Chapter seven of Zinn’s book pertains to the atrocities committed by Andrew Jackson in response to Indian Tribes being in the way of American expansion. This is yet again another example of how so many history books see the past through tinted lenses. Up until today I saw Andrew Jackson as a positive figure in American history that contributed to the expansion and progression of America. Andrew Jackson is even on the twenty dollar bill! I see Andrew Jackson’s face almost everyday, and I am just now learning that he killed thousands of Native Americans for an indecent cause. There were many Native Amercians that were ready to assimilate and coexist with the expanding Americans, yet Andrew Jackson still encouraged Americans to essentially take land and kick the Native Americans out. I find it very interesting how each of Zinn’s chapters have connections to each other, and they all share a common theme of inequality and injustice.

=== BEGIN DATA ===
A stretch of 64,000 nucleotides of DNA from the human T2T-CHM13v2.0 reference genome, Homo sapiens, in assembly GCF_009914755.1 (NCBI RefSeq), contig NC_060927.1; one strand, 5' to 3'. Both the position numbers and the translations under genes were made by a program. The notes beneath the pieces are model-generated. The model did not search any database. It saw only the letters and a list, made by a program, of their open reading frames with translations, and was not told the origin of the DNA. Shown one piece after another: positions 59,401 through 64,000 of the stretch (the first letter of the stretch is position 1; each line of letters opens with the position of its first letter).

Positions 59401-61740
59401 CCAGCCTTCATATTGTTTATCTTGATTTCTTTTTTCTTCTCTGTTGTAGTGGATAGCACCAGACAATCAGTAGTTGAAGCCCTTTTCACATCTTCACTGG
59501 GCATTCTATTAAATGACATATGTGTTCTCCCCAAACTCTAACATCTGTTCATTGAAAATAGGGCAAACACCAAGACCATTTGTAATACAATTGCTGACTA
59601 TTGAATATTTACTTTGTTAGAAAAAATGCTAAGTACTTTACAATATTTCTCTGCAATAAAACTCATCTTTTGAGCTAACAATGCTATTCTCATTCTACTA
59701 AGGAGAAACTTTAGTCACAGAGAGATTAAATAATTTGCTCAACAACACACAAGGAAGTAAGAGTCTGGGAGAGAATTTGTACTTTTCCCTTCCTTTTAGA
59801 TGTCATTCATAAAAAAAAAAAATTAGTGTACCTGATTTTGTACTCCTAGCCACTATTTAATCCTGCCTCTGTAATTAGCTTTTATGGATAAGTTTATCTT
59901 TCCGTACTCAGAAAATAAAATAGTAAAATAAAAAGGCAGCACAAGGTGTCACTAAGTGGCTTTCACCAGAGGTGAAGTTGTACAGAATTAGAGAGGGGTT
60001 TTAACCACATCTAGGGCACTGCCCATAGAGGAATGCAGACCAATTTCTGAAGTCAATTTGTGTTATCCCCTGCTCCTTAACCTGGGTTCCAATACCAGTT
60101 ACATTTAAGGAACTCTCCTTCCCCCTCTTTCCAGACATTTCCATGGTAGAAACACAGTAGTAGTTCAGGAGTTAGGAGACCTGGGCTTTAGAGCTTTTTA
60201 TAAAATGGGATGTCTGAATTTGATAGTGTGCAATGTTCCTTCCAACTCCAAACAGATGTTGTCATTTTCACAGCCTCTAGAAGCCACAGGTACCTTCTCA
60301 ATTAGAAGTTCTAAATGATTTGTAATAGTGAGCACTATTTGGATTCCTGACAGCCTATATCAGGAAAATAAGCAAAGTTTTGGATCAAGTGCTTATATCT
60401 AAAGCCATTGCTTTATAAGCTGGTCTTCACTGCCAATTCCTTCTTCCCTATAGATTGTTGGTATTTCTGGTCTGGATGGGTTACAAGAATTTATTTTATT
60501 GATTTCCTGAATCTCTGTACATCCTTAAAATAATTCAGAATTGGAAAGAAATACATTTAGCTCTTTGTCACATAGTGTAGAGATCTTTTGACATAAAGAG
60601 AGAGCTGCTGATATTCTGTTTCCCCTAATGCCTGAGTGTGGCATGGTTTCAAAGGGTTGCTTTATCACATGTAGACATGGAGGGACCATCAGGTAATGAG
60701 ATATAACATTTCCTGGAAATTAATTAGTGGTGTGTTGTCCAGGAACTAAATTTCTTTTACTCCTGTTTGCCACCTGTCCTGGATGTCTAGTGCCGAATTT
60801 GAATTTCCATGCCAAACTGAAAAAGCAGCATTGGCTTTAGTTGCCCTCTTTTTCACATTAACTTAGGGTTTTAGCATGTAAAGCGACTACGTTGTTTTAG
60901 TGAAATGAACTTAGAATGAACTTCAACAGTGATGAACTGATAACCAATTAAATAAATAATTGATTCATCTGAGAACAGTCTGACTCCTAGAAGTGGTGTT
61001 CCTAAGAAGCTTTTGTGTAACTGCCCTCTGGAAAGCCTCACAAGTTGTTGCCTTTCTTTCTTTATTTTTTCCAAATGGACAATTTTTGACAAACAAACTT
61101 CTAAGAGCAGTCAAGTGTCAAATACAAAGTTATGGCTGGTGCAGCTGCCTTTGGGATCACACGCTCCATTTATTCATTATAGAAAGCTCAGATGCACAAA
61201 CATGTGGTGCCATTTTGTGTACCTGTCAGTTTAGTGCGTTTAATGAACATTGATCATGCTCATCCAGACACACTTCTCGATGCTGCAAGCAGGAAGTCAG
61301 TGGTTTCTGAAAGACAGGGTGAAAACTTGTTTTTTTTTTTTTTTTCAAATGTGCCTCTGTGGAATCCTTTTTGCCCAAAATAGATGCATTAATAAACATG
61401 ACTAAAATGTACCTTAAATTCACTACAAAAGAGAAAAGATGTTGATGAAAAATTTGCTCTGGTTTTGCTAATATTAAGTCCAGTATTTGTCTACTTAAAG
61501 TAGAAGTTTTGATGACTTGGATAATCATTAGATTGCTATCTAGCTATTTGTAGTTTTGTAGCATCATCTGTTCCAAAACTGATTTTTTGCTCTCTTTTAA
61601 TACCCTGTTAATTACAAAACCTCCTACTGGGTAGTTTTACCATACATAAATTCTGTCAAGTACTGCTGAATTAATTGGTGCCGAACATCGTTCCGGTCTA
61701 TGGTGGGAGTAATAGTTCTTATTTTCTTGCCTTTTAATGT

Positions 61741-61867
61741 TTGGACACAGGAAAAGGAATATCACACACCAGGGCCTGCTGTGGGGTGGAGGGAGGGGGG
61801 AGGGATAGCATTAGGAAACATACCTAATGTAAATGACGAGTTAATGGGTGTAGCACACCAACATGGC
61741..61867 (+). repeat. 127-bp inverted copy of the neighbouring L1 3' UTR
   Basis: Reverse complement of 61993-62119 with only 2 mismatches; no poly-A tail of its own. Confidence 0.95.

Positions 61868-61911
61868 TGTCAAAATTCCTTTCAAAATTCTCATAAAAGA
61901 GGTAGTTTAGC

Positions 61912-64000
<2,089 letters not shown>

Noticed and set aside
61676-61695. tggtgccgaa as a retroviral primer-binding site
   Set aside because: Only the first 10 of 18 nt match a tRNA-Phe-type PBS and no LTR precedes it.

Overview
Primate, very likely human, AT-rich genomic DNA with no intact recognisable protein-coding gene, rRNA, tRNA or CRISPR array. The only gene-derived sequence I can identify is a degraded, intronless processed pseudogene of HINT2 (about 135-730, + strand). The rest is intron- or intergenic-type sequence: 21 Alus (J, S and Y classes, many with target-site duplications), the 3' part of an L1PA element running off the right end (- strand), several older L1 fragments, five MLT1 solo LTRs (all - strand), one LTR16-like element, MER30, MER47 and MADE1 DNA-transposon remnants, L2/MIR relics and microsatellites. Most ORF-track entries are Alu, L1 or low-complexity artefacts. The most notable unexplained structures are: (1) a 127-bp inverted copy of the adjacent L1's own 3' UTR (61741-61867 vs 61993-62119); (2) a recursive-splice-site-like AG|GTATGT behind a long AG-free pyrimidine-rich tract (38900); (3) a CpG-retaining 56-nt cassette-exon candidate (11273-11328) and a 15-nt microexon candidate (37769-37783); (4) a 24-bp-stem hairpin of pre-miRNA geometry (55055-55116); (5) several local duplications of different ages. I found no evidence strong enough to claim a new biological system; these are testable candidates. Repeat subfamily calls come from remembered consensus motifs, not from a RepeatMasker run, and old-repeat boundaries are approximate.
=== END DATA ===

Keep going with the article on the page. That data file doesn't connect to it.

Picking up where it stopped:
Andrew Jackson blatantly killed and pushed the Native American tribes away from the territory they previously held, yet these parts of American history are oftentimes pushed aside. This chapter from Zinn’s book, and every chapter prior to this one has collectively brought me to a conclusion. The American education system must be reformed to have a more balanced teaching of American history. We learned all about how bad Nazi Germany was, and all about the atrocities committed by Stalin, yet America is seen as a morally and ethically superior country in many aspects. I would question who is pushing for America to be seen in such a positive light, and why is this misinterpretation of history happening? Is America better off now that its citizens feel the country is morally superior? I genuinely do not know why the teachings of American history are so flawed, but I believe education reform in America is of the utmost importance.